The concept and the surrounding arguments are nothing new but, as many communities across Wales continue struggling through the cost of living crisis, has the case for a Universal Basic Income (UBI) been strengthened?
"I think it was Albert Einstein who once said that in the midst of every crisis there's great opportunity and I think this is one of those times now."
Quoting the legendary physicist is Jonathan Williams. He is the co-founder of UBI Lab Cymru, a not-for-profit enterprise that is committed to the idea of a Universal Basic Income in Wales and which lobbies policymakers to entertain the idea.
Jonathan has a passion for the concept and is firmly of the belief that the current cost of living crisis has added another dimension to the case for a UBI in Wales.
He says he accepts it would not be a panacea but argues it would have a significant impact on people's lives in these challenging times.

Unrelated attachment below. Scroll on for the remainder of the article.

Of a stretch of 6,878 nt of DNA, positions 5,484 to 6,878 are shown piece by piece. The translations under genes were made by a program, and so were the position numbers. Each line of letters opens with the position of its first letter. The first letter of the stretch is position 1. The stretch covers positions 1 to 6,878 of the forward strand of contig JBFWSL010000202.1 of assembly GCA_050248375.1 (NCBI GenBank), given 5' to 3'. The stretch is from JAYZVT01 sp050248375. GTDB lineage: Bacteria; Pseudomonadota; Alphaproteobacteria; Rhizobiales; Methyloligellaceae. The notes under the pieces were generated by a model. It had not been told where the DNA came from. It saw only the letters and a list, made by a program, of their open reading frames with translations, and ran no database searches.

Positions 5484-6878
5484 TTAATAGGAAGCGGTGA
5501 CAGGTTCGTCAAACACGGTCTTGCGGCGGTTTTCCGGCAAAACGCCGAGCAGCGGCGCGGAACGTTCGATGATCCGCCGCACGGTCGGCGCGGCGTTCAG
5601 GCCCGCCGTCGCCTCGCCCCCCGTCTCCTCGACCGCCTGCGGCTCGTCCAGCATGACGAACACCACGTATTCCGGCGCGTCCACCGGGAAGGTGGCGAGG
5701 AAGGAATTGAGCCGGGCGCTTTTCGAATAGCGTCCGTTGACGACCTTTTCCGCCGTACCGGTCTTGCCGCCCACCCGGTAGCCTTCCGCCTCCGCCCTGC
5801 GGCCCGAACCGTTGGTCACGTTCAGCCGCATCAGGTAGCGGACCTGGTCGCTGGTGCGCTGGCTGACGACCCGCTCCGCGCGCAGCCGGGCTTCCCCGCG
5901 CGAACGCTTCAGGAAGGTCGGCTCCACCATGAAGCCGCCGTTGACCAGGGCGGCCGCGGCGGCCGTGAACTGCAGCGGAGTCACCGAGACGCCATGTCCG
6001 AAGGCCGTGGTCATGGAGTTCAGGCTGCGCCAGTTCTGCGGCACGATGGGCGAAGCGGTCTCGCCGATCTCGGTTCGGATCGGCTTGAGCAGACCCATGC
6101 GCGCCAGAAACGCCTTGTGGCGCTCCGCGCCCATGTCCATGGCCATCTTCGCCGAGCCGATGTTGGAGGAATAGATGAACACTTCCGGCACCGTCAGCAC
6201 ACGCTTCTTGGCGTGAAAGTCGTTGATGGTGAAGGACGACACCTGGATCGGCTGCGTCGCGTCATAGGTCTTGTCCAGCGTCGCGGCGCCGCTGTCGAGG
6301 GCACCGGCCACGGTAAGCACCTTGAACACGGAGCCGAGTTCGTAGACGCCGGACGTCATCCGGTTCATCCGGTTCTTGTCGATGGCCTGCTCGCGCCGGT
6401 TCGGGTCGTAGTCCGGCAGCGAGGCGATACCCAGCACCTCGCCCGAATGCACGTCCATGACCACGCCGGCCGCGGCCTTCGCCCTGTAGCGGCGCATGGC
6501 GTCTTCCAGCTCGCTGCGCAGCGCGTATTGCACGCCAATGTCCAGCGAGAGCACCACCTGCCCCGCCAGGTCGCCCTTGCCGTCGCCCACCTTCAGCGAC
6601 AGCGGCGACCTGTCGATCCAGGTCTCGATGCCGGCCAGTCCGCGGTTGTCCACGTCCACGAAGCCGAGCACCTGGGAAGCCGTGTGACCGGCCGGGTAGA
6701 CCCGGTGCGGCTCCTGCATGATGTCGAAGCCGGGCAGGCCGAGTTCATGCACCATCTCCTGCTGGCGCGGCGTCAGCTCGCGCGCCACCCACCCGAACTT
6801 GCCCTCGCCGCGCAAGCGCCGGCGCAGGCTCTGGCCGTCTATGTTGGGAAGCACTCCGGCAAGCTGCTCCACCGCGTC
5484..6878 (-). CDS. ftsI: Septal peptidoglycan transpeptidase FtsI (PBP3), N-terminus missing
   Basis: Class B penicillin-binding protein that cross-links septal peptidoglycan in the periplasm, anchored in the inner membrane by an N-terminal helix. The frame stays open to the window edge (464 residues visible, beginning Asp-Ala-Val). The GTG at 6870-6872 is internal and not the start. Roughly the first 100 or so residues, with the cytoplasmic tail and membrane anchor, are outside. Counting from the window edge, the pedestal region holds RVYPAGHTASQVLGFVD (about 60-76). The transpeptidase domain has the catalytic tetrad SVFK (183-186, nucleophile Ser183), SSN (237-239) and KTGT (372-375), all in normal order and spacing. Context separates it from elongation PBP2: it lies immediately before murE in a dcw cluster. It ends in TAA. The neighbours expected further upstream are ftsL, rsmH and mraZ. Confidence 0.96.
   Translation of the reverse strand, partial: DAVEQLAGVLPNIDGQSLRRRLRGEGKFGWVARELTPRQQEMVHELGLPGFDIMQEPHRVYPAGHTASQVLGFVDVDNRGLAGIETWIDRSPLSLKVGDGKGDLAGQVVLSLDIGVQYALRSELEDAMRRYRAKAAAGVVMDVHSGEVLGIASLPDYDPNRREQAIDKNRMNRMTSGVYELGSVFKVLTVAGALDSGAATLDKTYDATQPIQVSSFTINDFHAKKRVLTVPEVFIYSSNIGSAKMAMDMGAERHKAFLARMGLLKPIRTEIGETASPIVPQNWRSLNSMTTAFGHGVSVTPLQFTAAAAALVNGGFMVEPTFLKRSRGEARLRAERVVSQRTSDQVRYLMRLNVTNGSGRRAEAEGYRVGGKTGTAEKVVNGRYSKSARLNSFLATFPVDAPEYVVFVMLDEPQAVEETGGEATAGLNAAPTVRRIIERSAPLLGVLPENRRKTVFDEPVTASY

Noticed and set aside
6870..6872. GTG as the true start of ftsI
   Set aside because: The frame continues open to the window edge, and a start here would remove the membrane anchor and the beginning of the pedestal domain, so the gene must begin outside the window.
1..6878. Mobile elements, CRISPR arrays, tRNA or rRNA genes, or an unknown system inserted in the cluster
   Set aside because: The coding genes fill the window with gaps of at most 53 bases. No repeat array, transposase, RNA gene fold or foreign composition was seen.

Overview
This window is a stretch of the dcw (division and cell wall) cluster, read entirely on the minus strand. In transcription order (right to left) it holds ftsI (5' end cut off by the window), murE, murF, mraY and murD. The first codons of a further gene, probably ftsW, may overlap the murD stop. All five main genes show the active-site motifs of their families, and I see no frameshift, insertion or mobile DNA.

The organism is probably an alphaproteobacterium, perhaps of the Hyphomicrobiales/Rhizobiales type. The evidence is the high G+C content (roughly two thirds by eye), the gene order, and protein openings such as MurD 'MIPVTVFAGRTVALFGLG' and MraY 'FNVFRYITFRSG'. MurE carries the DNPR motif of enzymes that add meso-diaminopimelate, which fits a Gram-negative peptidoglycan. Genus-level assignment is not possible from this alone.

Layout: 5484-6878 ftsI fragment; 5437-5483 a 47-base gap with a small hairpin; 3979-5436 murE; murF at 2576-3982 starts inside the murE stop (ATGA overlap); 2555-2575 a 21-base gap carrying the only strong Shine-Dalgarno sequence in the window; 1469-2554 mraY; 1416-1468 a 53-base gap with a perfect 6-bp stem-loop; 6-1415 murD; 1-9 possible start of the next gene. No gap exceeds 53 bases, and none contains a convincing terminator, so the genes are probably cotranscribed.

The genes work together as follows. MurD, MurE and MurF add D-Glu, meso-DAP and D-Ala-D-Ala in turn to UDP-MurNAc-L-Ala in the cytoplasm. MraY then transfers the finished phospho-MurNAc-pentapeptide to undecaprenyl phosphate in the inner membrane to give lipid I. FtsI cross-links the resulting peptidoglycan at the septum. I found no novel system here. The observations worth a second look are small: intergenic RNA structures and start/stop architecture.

"We're in the midst of yet another crisis, we had the pandemic and now we have the cost of living crisis and I think a UBI might not be a silver bullet, but it's twenty first century solutions to twenty first century problems," he explains.
"People have more precarious work now, they're in and out of different jobs, you have the gig economy as well. So people don't have that security anymore. I think by having that security it [a UBI] is a solution."
'Our generation's NHS'
Jonathan continued: "After the Second World War we had the NHS and that was a universal service that looked after people from cradle to grave.
"I think this really is our generation's NHS, a Universal Basic Income, it could really be that.
"I think it's not a silver bullet but it would go a heck of a long way in providing people that stability and an income so that they can afford the basics in life."